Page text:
How Videoconferencing Can Support Businesses Affected By Coronavirus
The news has been flooded with articles about Coronavirus for weeks, and the effect it has had – not only on people’s health – but also nearly every business industry worldwide due to travel disruptions and safety precautions. One industry that is growing and supporting businesses in this current health crisis, however, is videoconferencing.
How Is Videoconferencing Growing?
With no cure or effective treatment of Coronavirus available, currently the best way to control the spread of the disease is through social distancing. A number of large companies, such as Amazon and Apple, have put a hold on all non-essential travel to and from China, whilst also restricting visitors to their offices. Other companies, including Facebook and Microsoft, have been strongly urging employees to work from home if possible, in a bid to try and stop the spread of Coronavirus. This is where the use of videoconferencing become’s essential.
Union Square Ventures co-founder, Fred Wilson, has said this on the subject; “The combination of limiting travel due to Coronavirus fears and the desire to lower carbon footprints tells me that we may have reached videoconferencing’s moment.”
Looking at Google Trends for interest around videoconferencing in the UK, you can see below that there is a huge jump for the past week, since companies began encouraging employees to work from home.
Videoconferencing suppliers have been quick to create solutions to support businesses heavily affected by the virus, by offering extended free trials, or increasing features and capacity of free accounts that would have otherwise had a lot more restricted use.
Has This Trend Been Seen Before?
This has been seen a few times, actually. Any time there’s a travel ban, videoconferencing usage spikes. We can look back at previous examples, such as the 2010 eruptions of the Eyjafjallajökull volcano in Iceland. Despite being a series of relatively small eruptions, it caused enormous disruption to global air travel, leaving many businesses in need of an alternative solution for their international meetings. The graph below shows Google search trends for videoconferencing in the UK across the year of 2010, you can see a peak in April when the volcano was erupting and causing air travel disruptions:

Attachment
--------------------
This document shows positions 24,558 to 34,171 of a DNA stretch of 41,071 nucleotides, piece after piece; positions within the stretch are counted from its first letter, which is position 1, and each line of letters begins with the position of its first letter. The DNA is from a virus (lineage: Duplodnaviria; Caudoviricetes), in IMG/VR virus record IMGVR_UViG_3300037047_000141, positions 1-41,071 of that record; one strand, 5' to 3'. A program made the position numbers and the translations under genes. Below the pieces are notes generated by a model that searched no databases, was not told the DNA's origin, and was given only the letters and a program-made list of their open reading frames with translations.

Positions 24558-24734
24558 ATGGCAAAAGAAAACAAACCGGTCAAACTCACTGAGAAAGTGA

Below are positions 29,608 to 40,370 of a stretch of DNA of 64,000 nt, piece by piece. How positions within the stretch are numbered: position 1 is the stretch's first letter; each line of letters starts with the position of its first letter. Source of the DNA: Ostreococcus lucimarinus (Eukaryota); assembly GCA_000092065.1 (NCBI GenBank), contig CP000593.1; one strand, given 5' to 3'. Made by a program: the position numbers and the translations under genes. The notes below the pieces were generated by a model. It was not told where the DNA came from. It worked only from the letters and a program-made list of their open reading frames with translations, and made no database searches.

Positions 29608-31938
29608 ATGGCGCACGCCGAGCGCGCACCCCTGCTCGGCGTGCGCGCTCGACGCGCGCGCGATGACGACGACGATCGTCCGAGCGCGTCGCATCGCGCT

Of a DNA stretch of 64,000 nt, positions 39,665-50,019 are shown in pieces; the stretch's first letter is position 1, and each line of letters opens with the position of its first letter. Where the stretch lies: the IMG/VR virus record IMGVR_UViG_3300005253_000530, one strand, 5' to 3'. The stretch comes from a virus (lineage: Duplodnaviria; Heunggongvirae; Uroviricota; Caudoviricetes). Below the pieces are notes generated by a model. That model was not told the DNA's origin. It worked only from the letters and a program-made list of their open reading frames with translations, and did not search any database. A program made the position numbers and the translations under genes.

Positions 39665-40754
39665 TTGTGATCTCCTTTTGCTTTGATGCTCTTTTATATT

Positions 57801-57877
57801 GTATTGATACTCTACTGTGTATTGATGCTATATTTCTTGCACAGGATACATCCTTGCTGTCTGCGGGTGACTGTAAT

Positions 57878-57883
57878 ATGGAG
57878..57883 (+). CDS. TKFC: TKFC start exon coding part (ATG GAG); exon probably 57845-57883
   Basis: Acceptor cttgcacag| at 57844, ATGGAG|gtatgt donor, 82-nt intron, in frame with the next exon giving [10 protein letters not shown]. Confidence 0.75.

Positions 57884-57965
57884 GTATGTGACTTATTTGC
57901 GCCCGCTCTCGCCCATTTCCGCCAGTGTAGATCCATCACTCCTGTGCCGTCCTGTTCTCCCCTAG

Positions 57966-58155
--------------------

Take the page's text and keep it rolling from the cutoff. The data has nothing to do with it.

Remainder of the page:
Another example where this trend has been seen before, and more similar to what we’re facing today with Coronavirus, is the 2003 SARS outbreak. During this epidemic, videoconferencing in business was not as commonplace as it is now, so there was more cause for concern in large companies, especially in Asia. One company that responded to their investors’ concerns and adopted a videoconferencing solution around this time was investment bank JP Morgan in Hong Kong, who used audio and video conferencing to pitch a stock sale of $28.2 million.
As expected, after travel bans are lifted, and health warnings begin to dissipate, videoconferencing usage does drop as some companies do prefer their face-to-face meetings. Though despite the drop, there are always more users that stick with videoconferencing than used it previously.
How Can We Help?
We can supply cloud-based videoconferencing solutions that require no hardware and can be used right from your browser. These solutions can be deployed within a single day, and without the need to invest in any additional equipment, they’re an extremely cost effective way to video-enable all of your meeting spaces. We also provide complete room solutions as a service with a monthly subscription, including dedicated hardware and even meeting room furniture, if required.
So whether it’s one meeting room calling another to avoid unnecessary travel, or one-on-one video calls to keep in touch with employees working from home, we can supply the right solution for you.